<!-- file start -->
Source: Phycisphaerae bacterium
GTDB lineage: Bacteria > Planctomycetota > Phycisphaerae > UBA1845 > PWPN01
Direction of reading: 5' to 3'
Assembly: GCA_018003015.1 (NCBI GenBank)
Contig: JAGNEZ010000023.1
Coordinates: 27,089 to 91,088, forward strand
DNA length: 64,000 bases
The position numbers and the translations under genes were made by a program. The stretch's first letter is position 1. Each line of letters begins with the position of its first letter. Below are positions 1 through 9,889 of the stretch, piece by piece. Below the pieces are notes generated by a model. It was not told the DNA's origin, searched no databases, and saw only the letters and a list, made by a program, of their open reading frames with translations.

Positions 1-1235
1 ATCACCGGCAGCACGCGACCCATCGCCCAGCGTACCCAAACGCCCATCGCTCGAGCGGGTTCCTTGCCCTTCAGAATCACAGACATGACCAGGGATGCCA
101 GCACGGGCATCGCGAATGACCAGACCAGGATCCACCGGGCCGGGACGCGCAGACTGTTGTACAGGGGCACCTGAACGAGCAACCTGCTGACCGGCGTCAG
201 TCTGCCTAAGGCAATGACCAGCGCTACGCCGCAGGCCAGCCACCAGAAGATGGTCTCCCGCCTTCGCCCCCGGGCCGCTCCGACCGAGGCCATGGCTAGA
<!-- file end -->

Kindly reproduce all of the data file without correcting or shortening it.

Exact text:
Source: Phycisphaerae bacterium
GTDB lineage: Bacteria > Planctomycetota > Phycisphaerae > UBA1845 > PWPN01
Direction of reading: 5' to 3'
Assembly: GCA_018003015.1 (NCBI GenBank)
Contig: JAGNEZ010000023.1
Coordinates: 27,089 to 91,088, forward strand
DNA length: 64,000 bases
The position numbers and the translations under genes were made by a program. The stretch's first letter is position 1. Each line of letters begins with the position of its first letter. Below are positions 1 through 9,889 of the stretch, piece by piece. Below the pieces are notes generated by a model. It was not told the DNA's origin, searched no databases, and saw only the letters and a list, made by a program, of their open reading frames with translations.

Positions 1-1235
1 ATCACCGGCAGCACGCGACCCATCGCCCAGCGTACCCAAACGCCCATCGCTCGAGCGGGTTCCTTGCCCTTCAGAATCACAGACATGACCAGGGATGCCA
101 GCACGGGCATCGCGAATGACCAGACCAGGATCCACCGGGCCGGGACGCGCAGACTGTTGTACAGGGGCACCTGAACGAGCAACCTGCTGACCGGCGTCAG
201 TCTGCCTAAGGCAATGACCAGCGCTACGCCGCAGGCCAGCCACCAGAAGATGGTCTCCCGCCTTCGCCCCCGGGCCGCTCCGACCGAGGCCATGGCTAGA